Unmanned aerial vehicles (UAVs), better knowns as drones, are being studied for various medical applications, from carrying disaster relief aid to transporting transplant organs and blood samples. When it comes to medical emergencies, each moment is critical to patient survival.
A car manufacturer has recently developed a new medical device designed to alleviate motion sickness, given that approximately 30 million people in Europe alone suffer from chronic travel sickness, and one in three people develop symptoms at least once in their lifetimes.
The Food and Drug Administration has approved the Zephyr Endobronchial Valve (Zephyr Valve), a device to treat breathing difficulty associated with severe emphysema.
Foodborne illnesses affect 48 million Americans each year, a grim statistic that leads to over 128,000 hospitalizations and 3,000 deaths, according to the U.S. Centers for Disease Control and Prevention.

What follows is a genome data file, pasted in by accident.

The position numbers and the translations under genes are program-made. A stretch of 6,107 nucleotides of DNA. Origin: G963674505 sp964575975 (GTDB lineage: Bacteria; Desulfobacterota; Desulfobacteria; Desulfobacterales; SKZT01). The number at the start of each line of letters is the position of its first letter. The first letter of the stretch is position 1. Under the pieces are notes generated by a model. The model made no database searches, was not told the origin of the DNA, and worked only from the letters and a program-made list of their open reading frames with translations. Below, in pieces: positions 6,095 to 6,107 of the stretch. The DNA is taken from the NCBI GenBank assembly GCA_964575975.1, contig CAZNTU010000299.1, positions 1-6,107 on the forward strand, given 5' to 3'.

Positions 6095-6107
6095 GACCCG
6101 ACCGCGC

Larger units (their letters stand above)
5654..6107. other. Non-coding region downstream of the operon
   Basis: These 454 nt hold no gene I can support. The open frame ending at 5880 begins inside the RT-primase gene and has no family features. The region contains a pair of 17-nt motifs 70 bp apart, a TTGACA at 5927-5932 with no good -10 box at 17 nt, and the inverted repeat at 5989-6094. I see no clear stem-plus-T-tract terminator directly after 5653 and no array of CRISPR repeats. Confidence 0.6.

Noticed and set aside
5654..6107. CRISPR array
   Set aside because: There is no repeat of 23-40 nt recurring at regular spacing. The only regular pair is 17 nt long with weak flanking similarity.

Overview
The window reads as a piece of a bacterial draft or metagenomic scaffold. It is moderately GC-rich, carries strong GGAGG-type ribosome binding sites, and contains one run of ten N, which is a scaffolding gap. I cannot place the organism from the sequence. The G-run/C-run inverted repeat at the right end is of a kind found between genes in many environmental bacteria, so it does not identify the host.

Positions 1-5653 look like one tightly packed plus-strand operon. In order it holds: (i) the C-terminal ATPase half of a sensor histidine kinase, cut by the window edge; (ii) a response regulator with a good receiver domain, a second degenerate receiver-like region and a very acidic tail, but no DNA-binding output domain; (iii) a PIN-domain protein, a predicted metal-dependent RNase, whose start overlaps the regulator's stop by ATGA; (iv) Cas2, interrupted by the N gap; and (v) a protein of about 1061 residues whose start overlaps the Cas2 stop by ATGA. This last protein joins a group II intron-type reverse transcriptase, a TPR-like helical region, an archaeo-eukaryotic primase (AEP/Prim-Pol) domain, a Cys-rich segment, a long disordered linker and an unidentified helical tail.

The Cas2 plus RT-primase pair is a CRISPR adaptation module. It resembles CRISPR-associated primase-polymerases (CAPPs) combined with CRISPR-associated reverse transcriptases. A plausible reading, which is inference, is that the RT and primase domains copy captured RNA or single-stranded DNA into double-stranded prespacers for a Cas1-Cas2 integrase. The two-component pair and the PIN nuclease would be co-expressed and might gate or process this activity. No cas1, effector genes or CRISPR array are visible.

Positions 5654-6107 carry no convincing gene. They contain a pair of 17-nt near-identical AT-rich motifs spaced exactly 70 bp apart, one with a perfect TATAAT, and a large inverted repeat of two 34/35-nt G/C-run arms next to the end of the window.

Yet recent findings published June 27 in the journal Nano Letters indicate that technology can be employed to prevent consumers from buying and/or eating tainted food.
A private security firm called TrapX Labs, recently set up a sting operation to gauge the impact of hackers on hospital security systems. It documented how financially motivated computer hackers attacking a decoy hospital network can make changes in networked devices like CT scanners in ways that can compromise patient safety. The hospital network was fake, but attackers were real, TrapX said.
Made from semiconducting plastic, a low-cost sensor has the capability to monitor a wide range of health conditions, such as surgical complications or neurodegenerative diseases.
Now there is a device that can deliver drugs directly to a damaged area of the heart. The device, developed by MIT and Harvard researchers, delivers drugs straight to the heart through a tube. “After a heart attack we could use this device to deliver therapy to prevent a patient from getting heart failure.
What if medical devices could be inserted or implanted into the body, without needing to be powered by batteries? Such devices could potentially be used to deliver drugs, monitor conditions, or treat disease by stimulating the brain with electricity or light.